The base for this tour de force is vanilla ice cream, with a salty caramel swirl which I found to be kind of thin in places. I would happily eat these two elements on their own, but that flavor would probably be a store brand, gallon-size-only offering in this Xtreme day and age. If wanted to go that route, I might as well buy a Costco-sized drum of Neapolitan and softly lull my taste buds into an eternal frozen slumber. Ben & Jerry’s leads the pack, time and again, ratcheting the ice cream norm up about ten notches, I suspect through controlled exposure to sandalwood essence and the tunes of Iron and Wine, plus a pinch of good, old-fashioned stoner ingenuity. No spoon? No problem. You’ve got Fritos. They’re sturdy AND 100 percent more edible. BAM. A food revolution is born.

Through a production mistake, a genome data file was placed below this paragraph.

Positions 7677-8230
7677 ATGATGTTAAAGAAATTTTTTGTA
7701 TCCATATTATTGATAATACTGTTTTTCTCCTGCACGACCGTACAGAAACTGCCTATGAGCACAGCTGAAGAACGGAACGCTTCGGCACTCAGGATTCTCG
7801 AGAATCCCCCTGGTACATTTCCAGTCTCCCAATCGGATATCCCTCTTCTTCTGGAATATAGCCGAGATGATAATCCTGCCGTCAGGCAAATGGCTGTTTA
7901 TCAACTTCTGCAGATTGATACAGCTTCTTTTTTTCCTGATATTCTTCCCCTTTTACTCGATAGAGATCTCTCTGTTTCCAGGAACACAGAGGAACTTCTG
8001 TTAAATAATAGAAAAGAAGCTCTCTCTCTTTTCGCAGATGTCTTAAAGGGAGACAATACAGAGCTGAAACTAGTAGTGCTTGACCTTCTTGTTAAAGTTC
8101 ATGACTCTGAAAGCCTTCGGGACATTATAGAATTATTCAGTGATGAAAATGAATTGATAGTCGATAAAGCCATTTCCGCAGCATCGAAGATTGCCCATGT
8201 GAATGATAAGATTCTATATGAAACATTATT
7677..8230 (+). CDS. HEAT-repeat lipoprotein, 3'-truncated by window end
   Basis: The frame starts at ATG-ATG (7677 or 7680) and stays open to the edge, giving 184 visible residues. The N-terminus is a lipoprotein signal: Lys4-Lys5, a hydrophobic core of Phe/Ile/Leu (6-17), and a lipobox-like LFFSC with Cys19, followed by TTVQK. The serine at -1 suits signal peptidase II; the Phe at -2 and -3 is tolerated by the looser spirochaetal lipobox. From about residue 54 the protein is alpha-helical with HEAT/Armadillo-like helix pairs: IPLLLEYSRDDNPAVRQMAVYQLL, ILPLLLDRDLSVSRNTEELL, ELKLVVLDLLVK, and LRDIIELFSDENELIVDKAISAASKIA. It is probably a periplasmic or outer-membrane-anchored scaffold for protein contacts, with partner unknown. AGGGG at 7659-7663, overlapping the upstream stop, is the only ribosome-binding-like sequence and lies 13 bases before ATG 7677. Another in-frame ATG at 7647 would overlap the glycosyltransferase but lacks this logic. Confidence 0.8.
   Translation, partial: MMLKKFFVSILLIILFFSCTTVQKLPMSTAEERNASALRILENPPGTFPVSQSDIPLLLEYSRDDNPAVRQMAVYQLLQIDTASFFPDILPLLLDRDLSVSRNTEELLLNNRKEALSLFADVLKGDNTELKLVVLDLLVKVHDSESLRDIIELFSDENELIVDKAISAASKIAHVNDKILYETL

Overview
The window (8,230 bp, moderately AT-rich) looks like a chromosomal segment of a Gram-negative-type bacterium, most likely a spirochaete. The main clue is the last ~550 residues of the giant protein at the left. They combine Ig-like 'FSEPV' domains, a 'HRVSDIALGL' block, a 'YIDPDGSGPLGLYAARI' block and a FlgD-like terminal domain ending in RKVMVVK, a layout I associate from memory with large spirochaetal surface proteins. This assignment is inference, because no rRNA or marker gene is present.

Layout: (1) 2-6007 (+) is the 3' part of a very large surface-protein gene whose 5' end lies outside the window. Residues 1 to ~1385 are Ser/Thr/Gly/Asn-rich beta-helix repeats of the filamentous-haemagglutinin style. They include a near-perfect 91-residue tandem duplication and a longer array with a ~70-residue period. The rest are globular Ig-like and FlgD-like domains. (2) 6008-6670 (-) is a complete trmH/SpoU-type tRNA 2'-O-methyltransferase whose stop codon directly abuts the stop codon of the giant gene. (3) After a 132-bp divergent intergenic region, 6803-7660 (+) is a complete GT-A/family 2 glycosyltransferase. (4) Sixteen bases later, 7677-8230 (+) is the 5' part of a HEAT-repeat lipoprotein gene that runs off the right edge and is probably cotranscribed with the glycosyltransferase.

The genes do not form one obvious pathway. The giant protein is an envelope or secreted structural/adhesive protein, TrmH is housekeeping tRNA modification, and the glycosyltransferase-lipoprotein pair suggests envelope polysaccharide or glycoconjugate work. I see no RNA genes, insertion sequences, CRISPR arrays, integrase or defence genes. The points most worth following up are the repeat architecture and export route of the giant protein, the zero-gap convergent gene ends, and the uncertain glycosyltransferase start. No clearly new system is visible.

Ben & Jerry’s Late Night Snack Ice Cream Container

Initially, the flavor is a nice blend of chocolate, vanilla, and caramel with a salty edge. But the aftertaste? As long as you manage to scoop up a cluster or two, it’s pure potato chip. Somehow the two never clash or overlap. They just peacefully and deliciously co-exist. The world could learn a thing or two from this ice cream. Namely, that the key to harmony lies in coating everything in chocolate and then adding salt. Lots of salt. I apologize again to the lactose intolerant community. Attaining world peace is going to be a bit tougher for you guys.

The biggest problem arises when you stop eating this ice cream, because the sweet amalgam is no longer there to continuously balance out the potato chip essence, which lingers. Everything about this flavor practically begs for continual consumption. If you notice my giant pasty form lumbering through the streets of New York sometime soon, sporting a jaunty sailor’s cap and little else, well, you know who to call. What? Wait, no. The authorities. Call the authorities.